With Reborn we’re given mystery in that we see all kinds of weird deaths, and just a hint that these deaths are more than random, horrible events. We learn of our elderly lady, but she’s immediately different because she scared of dying. With nothing more than a couple of panels we’re instantly drawn into this woman’s fear, and we sympathize with her. Then, we the readers are spun almost instantly because we feel her fear, then it’s realized only moments later when she dies. Yet, those emotions are tempered because the elements of the afterlife are introduced leading us away from the fear of death and into the intrigue of the afterlife. Finish that off with the introduction of the main premise of the book and things are moving at light speed. We’re given the sudden impending doom wherein this airship is trying to murder our freshly deceased lady, and we finish that up with the introduction of an entirely new world wherein fantasy creatures and science fiction weapons and armor are the norm.
This is what Millar does with 23 pages of storytelling, and it never once even hints at feeling bloated or overdone. The pacing is amazing, the scene switches are great at keeping things fresh and overall it sets up a few different aspects of the story while not overselling anything. If you haven’t picked up what I’m laying down here allow me to summarize…I’d read Millar’s grocery list because it would probably blow my mind. This man can write a mean comic, and I love him for it.
Now, allow me to move onto Capullo’s contribution to this hurricane of greatness. My first experience of Capullo’s work goes all the way back to the mid 90’s when he took over the reins of drawing Spawn. It was then and there that I became a fan, and I’ve been buying anything he draws ever since. Why? What makes his art so special? Well, first and foremost this dude can draw. I’m not talking about his ability to put pencil to paper and hulk out dudes fighting other dudes, no. What Capullo brings to the table in the form of artwork is nothing short of visual storytelling. Now, I can hear you asking, “Don’t all artists in comics do that?” Well, yes, but what makes Capullo’s style so different is the sheer level of movement and life you find in every single panel. There isn’t one moment in a book wherein it looks like he didn’t give it his best, and his best is nothing short of top tier work.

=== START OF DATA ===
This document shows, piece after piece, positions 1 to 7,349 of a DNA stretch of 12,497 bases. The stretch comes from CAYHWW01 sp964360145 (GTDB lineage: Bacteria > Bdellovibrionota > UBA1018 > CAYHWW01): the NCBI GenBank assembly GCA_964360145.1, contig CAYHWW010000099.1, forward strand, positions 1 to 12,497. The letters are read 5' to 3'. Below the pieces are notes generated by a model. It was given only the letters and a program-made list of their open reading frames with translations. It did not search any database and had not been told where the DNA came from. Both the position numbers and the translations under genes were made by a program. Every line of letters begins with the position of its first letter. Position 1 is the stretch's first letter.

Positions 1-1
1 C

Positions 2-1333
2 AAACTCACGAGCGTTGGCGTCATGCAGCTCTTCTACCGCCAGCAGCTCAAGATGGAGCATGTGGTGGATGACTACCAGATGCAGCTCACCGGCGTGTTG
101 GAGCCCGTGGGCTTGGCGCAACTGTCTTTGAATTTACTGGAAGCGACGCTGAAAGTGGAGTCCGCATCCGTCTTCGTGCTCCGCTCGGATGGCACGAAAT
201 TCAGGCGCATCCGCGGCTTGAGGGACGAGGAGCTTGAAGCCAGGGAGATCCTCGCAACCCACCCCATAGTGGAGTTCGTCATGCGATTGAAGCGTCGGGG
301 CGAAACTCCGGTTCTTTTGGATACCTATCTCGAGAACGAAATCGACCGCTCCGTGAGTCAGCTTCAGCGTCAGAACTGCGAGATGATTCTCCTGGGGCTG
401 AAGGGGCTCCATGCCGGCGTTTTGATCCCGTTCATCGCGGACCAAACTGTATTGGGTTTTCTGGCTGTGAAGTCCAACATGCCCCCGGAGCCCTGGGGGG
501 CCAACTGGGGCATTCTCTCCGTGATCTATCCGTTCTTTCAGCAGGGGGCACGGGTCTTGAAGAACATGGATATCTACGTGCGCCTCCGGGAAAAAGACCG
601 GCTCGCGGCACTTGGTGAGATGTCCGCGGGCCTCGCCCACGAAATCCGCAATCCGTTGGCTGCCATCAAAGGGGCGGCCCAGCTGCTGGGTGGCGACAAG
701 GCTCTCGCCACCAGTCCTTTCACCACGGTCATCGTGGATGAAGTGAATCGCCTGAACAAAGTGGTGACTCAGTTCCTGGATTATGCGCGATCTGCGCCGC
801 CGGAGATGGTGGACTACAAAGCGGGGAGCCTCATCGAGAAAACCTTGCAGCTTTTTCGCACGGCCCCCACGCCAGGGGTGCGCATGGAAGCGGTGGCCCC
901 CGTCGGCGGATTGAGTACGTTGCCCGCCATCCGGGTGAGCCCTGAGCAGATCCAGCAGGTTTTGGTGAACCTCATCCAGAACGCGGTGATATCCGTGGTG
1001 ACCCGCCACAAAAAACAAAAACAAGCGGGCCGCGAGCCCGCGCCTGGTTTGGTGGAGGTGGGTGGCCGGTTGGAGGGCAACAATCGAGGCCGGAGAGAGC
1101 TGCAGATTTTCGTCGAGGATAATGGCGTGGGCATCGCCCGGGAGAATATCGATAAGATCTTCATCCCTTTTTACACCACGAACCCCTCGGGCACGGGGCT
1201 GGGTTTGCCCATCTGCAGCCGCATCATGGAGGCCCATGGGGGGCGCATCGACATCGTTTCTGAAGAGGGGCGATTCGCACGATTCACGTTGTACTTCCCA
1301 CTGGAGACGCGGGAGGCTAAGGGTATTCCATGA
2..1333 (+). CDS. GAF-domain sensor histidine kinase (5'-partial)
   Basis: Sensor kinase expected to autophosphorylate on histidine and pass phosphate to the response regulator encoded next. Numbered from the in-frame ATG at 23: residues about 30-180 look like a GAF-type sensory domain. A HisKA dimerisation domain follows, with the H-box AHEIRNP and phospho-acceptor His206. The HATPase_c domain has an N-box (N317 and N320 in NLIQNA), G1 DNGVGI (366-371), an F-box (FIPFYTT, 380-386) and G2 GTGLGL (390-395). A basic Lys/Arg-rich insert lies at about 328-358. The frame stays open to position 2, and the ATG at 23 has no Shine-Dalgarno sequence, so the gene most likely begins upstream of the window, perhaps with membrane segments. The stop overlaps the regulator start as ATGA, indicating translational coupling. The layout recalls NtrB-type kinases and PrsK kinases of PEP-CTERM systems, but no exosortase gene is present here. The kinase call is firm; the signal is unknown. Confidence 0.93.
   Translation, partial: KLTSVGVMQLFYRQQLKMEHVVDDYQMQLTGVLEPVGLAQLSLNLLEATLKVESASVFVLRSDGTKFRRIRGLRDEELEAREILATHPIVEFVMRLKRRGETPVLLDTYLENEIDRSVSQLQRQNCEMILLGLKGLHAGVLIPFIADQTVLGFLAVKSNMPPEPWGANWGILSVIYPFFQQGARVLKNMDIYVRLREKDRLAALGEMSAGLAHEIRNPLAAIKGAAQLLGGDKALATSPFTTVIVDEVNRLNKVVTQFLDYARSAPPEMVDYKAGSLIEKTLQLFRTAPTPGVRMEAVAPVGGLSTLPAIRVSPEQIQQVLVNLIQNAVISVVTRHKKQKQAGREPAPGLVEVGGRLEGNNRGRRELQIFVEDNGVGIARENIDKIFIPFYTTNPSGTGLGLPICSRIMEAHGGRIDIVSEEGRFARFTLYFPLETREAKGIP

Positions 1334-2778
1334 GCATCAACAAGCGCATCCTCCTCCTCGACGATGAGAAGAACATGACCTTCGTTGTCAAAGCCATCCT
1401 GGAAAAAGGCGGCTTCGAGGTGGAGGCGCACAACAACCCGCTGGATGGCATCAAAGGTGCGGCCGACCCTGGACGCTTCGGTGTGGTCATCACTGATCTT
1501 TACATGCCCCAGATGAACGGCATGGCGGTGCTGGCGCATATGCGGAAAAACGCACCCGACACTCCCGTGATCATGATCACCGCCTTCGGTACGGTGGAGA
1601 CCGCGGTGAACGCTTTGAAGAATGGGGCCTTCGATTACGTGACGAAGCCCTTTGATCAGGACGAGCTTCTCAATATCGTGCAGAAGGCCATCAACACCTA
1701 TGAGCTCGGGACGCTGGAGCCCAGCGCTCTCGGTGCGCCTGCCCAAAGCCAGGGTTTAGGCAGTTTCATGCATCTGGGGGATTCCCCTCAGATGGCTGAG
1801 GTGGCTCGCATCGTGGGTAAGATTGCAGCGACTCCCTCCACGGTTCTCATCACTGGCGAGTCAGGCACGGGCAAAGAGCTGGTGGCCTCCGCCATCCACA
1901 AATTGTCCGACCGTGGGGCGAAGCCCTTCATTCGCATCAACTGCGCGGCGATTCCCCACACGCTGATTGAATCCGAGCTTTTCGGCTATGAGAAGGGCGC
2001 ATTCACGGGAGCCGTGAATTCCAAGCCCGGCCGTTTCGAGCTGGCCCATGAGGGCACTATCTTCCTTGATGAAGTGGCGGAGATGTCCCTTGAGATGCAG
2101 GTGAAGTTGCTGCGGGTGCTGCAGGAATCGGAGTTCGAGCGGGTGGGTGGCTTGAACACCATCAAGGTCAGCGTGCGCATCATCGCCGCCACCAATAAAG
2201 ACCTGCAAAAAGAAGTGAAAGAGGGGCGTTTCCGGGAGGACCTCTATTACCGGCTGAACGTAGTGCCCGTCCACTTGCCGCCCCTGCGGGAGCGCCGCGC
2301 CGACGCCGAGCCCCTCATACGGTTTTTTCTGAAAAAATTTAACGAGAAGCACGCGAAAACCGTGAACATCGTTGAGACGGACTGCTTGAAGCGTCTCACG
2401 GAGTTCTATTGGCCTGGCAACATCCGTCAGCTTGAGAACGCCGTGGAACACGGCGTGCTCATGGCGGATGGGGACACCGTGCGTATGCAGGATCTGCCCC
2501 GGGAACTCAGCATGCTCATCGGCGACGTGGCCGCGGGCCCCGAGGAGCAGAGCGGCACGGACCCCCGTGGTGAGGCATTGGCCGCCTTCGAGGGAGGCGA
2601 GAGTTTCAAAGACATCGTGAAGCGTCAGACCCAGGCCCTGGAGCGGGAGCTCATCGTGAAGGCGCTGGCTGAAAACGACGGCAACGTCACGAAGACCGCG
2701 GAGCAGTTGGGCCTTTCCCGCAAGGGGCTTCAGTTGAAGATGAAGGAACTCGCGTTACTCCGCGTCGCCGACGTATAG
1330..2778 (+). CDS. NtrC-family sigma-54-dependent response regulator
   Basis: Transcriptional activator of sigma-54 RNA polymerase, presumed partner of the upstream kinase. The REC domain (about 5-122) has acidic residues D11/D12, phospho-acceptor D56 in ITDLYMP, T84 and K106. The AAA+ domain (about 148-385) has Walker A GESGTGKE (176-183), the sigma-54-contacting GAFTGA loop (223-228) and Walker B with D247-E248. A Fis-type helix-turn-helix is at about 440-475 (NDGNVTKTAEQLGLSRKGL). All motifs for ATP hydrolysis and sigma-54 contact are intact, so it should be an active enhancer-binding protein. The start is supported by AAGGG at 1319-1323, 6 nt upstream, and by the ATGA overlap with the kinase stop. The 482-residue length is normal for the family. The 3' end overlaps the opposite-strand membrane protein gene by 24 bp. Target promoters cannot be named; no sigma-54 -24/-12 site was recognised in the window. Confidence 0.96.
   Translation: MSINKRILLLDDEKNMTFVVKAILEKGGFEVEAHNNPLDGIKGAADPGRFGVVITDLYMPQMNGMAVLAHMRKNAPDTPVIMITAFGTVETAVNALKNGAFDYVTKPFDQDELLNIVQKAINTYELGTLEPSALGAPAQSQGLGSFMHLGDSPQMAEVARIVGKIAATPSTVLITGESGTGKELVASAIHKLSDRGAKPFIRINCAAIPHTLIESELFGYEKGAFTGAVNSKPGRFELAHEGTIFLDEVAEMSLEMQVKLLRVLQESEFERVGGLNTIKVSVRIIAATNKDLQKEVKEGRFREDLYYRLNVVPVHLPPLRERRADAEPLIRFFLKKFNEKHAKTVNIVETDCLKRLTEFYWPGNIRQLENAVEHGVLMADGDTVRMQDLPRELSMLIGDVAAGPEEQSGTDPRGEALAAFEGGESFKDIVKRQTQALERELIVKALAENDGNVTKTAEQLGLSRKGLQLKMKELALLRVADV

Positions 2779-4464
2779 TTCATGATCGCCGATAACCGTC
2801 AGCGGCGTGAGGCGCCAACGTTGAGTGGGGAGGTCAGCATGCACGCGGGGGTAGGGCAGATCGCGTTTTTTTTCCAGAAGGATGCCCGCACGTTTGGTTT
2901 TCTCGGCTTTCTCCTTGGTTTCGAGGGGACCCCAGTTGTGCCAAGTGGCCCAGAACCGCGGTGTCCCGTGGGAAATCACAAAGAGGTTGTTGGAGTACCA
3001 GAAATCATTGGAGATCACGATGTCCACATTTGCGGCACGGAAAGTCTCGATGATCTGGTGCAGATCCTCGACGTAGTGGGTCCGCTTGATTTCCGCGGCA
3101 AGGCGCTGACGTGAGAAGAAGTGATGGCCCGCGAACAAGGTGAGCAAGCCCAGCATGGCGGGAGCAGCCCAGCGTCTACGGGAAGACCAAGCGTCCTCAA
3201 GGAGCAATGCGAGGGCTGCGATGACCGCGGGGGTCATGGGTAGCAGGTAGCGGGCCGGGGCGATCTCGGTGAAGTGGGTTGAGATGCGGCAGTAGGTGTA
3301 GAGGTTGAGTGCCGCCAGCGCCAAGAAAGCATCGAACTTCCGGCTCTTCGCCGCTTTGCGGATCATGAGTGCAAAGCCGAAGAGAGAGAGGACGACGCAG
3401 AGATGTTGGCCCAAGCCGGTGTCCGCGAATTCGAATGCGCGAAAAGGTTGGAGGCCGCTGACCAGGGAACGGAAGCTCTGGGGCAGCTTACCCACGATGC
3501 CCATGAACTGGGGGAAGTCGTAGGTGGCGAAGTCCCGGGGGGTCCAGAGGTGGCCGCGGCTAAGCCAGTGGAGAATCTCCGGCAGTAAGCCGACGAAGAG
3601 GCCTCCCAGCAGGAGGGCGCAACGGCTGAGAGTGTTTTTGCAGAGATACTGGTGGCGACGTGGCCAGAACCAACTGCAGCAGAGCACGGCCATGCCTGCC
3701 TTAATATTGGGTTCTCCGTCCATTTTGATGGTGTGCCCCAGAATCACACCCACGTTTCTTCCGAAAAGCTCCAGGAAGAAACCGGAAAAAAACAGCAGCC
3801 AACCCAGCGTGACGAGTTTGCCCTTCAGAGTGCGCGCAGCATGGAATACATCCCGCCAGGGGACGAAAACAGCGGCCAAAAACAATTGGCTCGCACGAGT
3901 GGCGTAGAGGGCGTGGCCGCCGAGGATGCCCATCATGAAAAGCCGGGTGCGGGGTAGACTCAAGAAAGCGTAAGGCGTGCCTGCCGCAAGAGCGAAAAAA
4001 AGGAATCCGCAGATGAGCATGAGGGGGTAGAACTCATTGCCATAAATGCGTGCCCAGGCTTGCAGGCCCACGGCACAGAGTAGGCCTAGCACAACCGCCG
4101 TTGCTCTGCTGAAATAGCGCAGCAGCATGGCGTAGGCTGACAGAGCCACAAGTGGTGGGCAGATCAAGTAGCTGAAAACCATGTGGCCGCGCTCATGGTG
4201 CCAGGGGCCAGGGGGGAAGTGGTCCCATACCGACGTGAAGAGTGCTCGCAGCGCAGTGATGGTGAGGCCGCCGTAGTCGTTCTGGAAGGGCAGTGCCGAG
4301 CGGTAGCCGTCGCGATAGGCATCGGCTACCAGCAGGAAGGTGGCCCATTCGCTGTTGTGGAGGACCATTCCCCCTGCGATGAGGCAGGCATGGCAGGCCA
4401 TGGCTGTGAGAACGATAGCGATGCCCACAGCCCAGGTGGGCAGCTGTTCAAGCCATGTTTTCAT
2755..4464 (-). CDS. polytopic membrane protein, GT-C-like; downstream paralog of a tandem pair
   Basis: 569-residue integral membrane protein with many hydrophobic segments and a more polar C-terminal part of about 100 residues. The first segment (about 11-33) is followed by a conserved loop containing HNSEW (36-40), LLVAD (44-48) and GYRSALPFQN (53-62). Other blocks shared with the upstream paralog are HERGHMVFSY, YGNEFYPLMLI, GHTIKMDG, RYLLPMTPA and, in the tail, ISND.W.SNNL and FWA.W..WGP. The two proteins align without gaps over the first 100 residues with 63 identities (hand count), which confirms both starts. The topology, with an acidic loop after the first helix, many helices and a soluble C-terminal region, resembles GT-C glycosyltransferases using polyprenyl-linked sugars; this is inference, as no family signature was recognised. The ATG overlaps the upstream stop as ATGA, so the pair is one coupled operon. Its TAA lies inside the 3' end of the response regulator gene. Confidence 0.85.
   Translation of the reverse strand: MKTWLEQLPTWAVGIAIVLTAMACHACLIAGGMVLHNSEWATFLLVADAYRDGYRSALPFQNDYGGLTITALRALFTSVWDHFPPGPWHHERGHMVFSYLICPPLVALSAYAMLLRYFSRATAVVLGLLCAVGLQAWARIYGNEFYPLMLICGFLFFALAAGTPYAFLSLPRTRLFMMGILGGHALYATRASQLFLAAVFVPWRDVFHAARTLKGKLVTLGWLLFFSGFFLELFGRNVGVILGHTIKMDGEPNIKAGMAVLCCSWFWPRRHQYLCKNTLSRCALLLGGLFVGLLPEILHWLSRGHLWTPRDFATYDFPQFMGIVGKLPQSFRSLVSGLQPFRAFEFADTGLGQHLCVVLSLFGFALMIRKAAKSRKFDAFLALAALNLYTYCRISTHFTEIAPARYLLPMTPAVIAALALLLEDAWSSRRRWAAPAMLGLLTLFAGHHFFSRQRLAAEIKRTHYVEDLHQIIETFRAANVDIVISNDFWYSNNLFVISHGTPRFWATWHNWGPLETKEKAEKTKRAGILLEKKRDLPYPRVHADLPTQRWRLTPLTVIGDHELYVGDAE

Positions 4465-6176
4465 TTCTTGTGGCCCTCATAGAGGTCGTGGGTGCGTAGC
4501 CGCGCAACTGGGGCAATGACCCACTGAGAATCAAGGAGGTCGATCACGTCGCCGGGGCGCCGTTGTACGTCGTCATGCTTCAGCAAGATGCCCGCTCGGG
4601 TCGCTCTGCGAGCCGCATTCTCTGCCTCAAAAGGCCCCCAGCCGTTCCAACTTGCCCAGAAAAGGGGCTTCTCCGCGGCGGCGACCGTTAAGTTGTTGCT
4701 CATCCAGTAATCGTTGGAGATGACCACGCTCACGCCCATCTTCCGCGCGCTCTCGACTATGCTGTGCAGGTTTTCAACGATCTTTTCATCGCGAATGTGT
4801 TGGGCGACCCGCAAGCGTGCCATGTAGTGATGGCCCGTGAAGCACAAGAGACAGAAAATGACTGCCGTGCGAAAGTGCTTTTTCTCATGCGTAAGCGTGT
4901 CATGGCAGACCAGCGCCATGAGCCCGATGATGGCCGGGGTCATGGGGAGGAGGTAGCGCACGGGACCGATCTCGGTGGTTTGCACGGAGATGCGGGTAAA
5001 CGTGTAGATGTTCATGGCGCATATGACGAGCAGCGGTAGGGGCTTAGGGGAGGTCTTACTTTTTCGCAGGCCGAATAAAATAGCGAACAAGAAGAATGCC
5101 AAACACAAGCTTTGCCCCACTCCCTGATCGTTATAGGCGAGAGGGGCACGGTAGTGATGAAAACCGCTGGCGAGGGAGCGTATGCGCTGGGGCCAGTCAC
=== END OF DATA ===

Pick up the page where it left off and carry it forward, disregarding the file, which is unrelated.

In Reborn, Capullo brings to life every aspect of Millar’s storytelling. Every page flows from beginning to end with dazzling visuals, perfect camera angles, expressive characters, and these frozen-in-time moments. Capullo is, in my opinion, one of the strongest, maybe THE strongest visual storyteller in the business right now. He just understands all the intricacies of what makes a good story, then expresses that in ever panel of every page. You can almost feel the movement as you read the books he’s drawn. The best part, with each book I’ve read of his, there’s a familiarity in style alongside a freshness to his art.
His more recent run was five years on Batman with Snyder, and if you were to compare the art of those with Reborn you’ll definitely see his particular style, but you’ll also find that there’s a difference in how he presents it. It’s as if Capullo tailors what he’s drawing to fit with the writer he’s working with. I’m not sure if it’s an intentional thing, or just something that happens, but it is because of that familiar style mixed with subtle changes that really elevates his work above all else.
With all of that said, and as you can see I am a huge fan of both Millar and Capullo, Reborn is nothing short of a phenomenal comic. It’s clever, interesting, refreshing, and beautiful, and if you haven’t picked up the first issue, or you’re still not sold on this book, all I can do is assume you don’t enjoy great comics. For me, this book has all the potential in the world to become my favorite book of the year.